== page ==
United States: Claims Incorporating Internet Technology Into Existing Processes Obvious In View Of The Prior Art

In Soverain Software LLC v. Newegg Inc., No. 11-1009 (Fed. Cir. Jan. 22, 2013), the Federal Circuit reversed the district court and invalidated claims from all three asserted patents as being obvious in view of the prior art.

Soverain Software LLC ("Soverain") filed a patent infringement suit against Newegg Inc. ("Newegg"), asserting U.S. Patent Nos. 5,715,314 ("the '314 patent"); 5,909,492 ("the '492 patent"); and 7,272,639 ("the '639 patent").  The patents relate to electronic commerce and arise from a software system called "Transact," which was developed in 1996 by a company named Open Market, Inc. ("Open Market").  Soverain acquired the patents and the Transact software from Open Market.  At trial, the district court removed the question of obviousness from the jury because of insufficient testimony.  The district court further held that, as a matter of law, the asserted claims were not invalid on the ground of obviousness and denied Newegg's motions for JMOL and a new trial.  On appeal, because obviousness is a question of law, the Federal Circuit reviewed the district court's determination of obviousness de novo.

The asserted claims of the '314 patent and the '492 patent are directed to initiating payment of products after a buyer requests to check out.  Representative claim 34 of the '314 patent requires a "buyer computer" to send "shopping cart messages" to a "shopping cart computer," each message including "a product identifier."  After receiving the "shopping cart messages," the "shopping cart computer" modifies a "shopping cart" in a "shopping cart database" to include the products identified by the "product identifier."  Soverain argued that the prior art CompuServe system lacked the claimed "shopping cart message [that] comprises a product identifier" because in CompuServe, the product identifier was not in the message.  Slip op. at 10 (alteration in original) (citation omitted).  The Federal Circuit disagreed because "[t]he term 'product identifier' was not given a special meaning in the specification or through claim construction, and contains no designated format requirements."  Id. at 11.  Thus, the claimed "product identifier" does not distinguish the claims over CompuServe.  Soverain also argued that the claimed system is superior to that of CompuServe because it is adapted to the Internet, whereas the CompuServe reference was a pre-Internet network.  The Court dismissed this argument, citing Muniauction, Inc. v. Thomson Corp., 532 F.3d 1318, 1327 (Fed. Cir. 2008), and holding that it is obvious to apply previously known methods to the Internet, because such an application was commonplace.

"Open Market did not invent the Internet, or hypertext, or the URL.  Newegg is correct that the use of hypertext to communicate a 'statement document' or 'transaction detail document' was a routine incorporation of Internet technology into existing processes."  Slip op. at 20 (citation omitted).

Asserted claims 41 and 61 of the '492 patent are the "hypertext statement" claims, directed to online shopping, in which a client computer receives transaction statements from a server.  Claim 41 uses a "statement URL" while claim 61 uses a "hypertext statement" to deliver transaction information.  The Court held that the distinction offered by Soverain between the claims and CompuServe "is not a limitation on the claims other than a commonplace Internet capability to facilitate on-line transactions."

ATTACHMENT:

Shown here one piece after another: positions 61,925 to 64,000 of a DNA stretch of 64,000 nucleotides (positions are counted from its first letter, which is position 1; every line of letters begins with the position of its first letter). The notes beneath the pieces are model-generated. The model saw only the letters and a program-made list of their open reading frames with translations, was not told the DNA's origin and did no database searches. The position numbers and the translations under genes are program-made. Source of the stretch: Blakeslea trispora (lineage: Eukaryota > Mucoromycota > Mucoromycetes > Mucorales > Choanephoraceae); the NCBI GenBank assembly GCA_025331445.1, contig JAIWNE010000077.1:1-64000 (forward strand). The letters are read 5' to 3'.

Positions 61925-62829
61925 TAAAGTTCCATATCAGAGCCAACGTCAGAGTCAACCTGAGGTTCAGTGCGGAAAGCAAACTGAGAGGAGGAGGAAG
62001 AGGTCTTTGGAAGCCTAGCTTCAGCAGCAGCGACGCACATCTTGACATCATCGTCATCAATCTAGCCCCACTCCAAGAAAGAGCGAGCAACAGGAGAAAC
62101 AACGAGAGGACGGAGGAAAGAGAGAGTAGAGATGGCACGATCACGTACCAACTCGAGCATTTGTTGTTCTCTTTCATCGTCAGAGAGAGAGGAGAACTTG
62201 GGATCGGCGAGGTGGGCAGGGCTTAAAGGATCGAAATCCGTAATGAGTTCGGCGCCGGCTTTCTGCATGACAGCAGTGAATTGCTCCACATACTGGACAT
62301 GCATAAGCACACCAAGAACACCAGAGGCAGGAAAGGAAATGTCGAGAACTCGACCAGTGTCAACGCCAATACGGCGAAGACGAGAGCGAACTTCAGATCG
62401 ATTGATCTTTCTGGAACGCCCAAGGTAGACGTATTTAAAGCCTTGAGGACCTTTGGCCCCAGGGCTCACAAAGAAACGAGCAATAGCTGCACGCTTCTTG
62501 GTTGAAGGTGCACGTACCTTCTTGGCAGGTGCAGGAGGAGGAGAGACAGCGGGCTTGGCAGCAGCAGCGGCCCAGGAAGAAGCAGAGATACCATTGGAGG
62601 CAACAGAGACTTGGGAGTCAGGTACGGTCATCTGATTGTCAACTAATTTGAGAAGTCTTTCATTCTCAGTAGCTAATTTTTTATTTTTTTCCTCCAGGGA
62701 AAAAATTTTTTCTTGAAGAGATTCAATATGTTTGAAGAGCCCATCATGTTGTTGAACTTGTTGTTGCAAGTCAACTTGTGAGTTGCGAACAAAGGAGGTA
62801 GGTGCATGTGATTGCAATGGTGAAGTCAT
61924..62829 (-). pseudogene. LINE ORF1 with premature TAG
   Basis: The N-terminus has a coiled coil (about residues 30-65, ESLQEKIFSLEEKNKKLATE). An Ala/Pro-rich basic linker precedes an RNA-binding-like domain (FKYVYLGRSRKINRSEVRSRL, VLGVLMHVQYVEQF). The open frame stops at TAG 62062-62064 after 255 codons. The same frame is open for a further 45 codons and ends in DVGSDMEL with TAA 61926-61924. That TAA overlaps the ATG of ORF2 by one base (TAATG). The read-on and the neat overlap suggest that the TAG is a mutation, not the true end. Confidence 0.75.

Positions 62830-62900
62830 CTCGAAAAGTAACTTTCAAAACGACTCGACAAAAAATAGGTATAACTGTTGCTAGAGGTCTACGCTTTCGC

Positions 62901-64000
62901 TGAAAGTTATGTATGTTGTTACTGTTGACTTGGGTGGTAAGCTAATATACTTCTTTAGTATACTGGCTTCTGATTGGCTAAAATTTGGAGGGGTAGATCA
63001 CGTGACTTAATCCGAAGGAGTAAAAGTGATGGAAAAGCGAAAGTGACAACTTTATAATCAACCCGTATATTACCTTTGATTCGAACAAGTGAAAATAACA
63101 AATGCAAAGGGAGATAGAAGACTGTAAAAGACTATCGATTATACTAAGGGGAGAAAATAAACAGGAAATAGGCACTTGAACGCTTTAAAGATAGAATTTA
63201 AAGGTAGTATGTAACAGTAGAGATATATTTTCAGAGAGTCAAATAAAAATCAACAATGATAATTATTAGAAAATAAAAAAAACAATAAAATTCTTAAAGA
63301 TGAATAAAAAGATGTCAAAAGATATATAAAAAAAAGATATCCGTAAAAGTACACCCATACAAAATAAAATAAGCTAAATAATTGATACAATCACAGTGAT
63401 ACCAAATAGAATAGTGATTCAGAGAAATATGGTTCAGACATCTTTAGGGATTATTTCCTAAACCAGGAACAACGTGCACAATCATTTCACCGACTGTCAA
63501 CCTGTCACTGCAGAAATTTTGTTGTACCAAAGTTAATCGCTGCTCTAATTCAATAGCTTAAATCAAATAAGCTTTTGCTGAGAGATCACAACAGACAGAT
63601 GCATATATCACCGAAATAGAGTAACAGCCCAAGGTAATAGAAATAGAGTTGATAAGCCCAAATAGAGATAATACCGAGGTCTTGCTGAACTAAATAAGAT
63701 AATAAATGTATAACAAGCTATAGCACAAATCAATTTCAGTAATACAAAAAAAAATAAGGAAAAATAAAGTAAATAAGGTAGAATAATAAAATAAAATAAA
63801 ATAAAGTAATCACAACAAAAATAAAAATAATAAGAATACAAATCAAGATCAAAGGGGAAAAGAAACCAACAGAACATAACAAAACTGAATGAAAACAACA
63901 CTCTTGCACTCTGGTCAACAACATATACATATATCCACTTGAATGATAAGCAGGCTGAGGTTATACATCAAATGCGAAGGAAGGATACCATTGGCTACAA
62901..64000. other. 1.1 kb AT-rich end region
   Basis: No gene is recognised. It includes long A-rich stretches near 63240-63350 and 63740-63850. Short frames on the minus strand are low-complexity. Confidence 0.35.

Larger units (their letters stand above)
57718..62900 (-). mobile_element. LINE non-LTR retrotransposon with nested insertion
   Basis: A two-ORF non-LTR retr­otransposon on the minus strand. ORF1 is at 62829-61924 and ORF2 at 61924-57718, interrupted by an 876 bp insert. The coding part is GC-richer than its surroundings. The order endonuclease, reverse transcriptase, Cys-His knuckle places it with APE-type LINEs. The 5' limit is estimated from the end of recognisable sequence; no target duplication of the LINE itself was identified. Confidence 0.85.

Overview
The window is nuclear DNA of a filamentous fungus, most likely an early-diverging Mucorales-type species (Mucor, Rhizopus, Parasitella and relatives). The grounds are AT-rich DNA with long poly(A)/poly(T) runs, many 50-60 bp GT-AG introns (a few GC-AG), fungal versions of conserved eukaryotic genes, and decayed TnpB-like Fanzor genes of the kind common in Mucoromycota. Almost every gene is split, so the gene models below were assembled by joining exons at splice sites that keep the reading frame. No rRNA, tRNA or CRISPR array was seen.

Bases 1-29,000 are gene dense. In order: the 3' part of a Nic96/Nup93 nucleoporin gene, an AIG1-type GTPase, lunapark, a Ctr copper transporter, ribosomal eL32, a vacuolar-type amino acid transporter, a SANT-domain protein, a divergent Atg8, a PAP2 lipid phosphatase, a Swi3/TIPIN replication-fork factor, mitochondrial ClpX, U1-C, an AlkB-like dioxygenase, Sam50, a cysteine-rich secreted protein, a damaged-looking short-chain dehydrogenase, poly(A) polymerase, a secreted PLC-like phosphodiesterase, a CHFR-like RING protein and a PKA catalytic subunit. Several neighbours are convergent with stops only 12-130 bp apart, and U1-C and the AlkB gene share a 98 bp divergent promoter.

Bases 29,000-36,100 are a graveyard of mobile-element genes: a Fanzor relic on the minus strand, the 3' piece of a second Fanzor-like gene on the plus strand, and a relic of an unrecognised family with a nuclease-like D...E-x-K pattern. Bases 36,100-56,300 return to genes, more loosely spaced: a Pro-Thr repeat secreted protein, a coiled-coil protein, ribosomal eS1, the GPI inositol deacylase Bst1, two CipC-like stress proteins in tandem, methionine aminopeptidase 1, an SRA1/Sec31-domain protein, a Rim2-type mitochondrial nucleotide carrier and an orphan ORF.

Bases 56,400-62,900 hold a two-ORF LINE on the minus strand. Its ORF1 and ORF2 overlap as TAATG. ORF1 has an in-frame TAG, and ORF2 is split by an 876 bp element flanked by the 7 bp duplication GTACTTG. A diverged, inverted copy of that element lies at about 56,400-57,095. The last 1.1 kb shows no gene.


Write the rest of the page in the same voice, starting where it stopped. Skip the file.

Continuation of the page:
Slip op. at 19.  The Court further noted that "Open Market did not invent the Internet, or hypertext, or the URL.  Newegg is correct that the use of hypertext to communicate a 'statement document' or 'transaction detail document' was a routine incorporation of Internet technology into existing processes."  Id. at 20. 

Asserted claim 78 of the '492 patent, known as one of the "session identifier" claims, is directed to a "server system" "receiving, from the client, a service request to which a session identifier stored at the client has been appended by the client."  During claim construction, the parties stipulated that the claimed "session identifier" means a "text string that identifies a session," and a "session" is a "series of requests and responses to perform a complete task or set of tasks between a client and a server system."  Id. at 21-22 (citation omitted).  Although Newegg alleged this claim is obvious in view of U.S. Patent No. 5,560,008 to Johnson ("Johnson") and U.S. Patent No. 5,724,424 to Gifford ("Gifford"), Soverain argued that neither reference discloses the claimed "session identifier," and Soverain's expert further stated that the Johnson reference predated the World Wide Web.  The Court disagreed with Soverain and held that the "credential identifier" of Soverain rendered obvious the claimed "session identifier" and that the Gifford reference included the additional Internet functionality not taught in Johnson.  Accordingly, the Court held that claim 79 was invalid.

As secondary considerations of nonobviousness, Soverain argued that the "Transact" product, which allegedly corresponds to the asserted claims, enjoyed widespread recognition in the media and also alleged that the asserted claims had been widely licensed.  Newegg responded by alleging that the "Transact" product was abandoned by its developers and that all licenses taken were for the patents and not for the software.  The Court held that, based on the record, there was not a nexus between the "Transact" software and the patents, and noted that the software was abandoned by its original licensees.

Accordingly, the Federal Circuit reversed the judgments of validity and vacated the judgments of infringement and damages.

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